Back and Forth to the Woods
Flying to my hometown Helsinki from abroad gives always the same views. First comes water, a lot of water, then comes the islands, the great archipelago of Finnish southern coastline. Then comes the signs of civilization, roads and buildings. And then comes forest, forest and forest, patched with some lakes, all the way to Lapland.
The old, worn-out saying goes that forest is the gold of the North. This is turning very different type of truth as we move towards sixth wave of development. Old industrial ideas what is and what is not possible to do with timber and fiber is simply not anymore valid in the future. We need to leap for the future and find wood in a new way. New materials and solutions like cross-laminate timber will pave the way for the renaissance of wood use in buildings. Prefabricated wooden homes are on the way. New research on how to use cellulose as textile material is on the way. As growing cotton is highly water consuming, this might be also something world needs in the future.
Look at Vancouver based architect Michael Green, who has ambitious ideas: he wants to build 34-story wooden buildings, even though we are not currently building higher than 4 storey building from wood. There are lots of good arguments: steel and concrete stand for almost 10% of human related greenhouse gas emissions. With wood you actually start to reverse the process by binding carbon to the buildings. In the coming two decades, cities need 3 billion new apartments for people to live. Why not thinking that meeting this challenge could provide a way to fight climate change at the same time? At least swedes have been working on some interesting solutions for these type of challenges: they have been testing wooden pods as the future of college dorms
I am privileged to cooperate with one of the largest forest company, Finnish-Swedish Stora Enso. They are taking great steps in thinking and applying wood and fiber for new products and services. Their packages, for instance, are increasingly replacing non-renewable materials. Various wood products are becoming commonplace in buildings. In tests, wood stands serious fire much better than steel: after 30 minutes of burning, wood has lost only 25% strength while steel has lost 90%. Stora Enso’s slogan they like to use goes like this: “Everything that’s made with fossil-based materials today can be made from a tree tomorrow”. That is a bold statement but Stora Enso seems to be working hard to make that happen.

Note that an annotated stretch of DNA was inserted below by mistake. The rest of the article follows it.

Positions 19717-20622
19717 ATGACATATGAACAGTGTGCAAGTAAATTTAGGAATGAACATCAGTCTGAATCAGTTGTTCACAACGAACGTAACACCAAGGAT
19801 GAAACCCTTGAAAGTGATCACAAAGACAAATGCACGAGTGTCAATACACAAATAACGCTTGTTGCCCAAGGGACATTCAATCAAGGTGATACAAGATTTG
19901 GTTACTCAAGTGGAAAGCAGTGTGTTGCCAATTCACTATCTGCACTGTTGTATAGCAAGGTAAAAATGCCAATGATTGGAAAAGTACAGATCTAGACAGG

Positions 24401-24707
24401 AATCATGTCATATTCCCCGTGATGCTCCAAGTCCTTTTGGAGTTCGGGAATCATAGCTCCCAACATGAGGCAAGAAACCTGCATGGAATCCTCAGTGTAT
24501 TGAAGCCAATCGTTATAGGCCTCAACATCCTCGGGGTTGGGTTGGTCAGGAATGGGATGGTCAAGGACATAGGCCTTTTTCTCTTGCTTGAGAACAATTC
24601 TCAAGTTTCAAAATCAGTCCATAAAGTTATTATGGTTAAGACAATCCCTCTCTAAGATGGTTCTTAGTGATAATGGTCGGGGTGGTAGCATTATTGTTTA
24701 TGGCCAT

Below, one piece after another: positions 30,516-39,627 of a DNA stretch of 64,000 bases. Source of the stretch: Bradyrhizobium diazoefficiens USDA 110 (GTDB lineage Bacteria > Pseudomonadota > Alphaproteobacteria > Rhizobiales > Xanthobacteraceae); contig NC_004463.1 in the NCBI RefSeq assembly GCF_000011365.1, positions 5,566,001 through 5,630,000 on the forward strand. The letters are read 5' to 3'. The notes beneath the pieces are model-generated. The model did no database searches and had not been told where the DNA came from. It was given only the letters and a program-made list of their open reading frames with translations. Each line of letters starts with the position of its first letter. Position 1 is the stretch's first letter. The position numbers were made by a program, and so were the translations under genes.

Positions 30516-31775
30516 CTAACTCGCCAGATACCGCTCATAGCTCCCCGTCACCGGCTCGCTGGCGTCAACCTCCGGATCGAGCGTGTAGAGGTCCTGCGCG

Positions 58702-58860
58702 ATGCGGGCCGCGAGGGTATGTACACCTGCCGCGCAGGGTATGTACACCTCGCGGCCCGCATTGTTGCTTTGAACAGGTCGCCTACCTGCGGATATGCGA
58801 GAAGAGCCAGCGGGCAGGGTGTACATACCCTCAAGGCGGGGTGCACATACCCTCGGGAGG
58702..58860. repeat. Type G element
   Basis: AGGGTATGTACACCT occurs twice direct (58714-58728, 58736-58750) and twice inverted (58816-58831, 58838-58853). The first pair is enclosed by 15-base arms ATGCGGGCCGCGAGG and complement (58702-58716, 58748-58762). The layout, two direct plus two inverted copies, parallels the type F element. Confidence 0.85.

I am also a part of this movement with a start-up I am a part of. Fibertus is a company that wants to make a revolution in creating a product that is light but strong and totally recyclable by using wood-based fibers. The technique for the process has been patented in US, Canada and European Union. Together with partners we are now making first industrial prototypes of the interior panel as our first product for the market.
Wood has some many dimensions, some of them physiological or symbolical, some spiritual. In wooden buildings, you really carry the fingerprints of mother nature into the building. In Finland, kindergarten buildings are increasing made of timber. Without exception, everybody who has the privilege to stay in the wooden buildings like their atmosphere.
Villa Mairea, to be found in Noormarkku Finland, is one of the best known private buildings of the world. Designed by Finland's greatest architect Alvar Aalto, it is known of particular innovative use of wooden materials. It is a truly awesome experience just be inside this house and sense its glory.
All in all, there seems to be a certain boom for wooden buildings and natural fiber based products right now. Globally, a huge effort for reforestation and continuous efforts to replace fossil based products –together with changing agricultural practices more sustainable – is probably the only way to fight back climate change in time. We should do everything to move more swiftly towards that direction.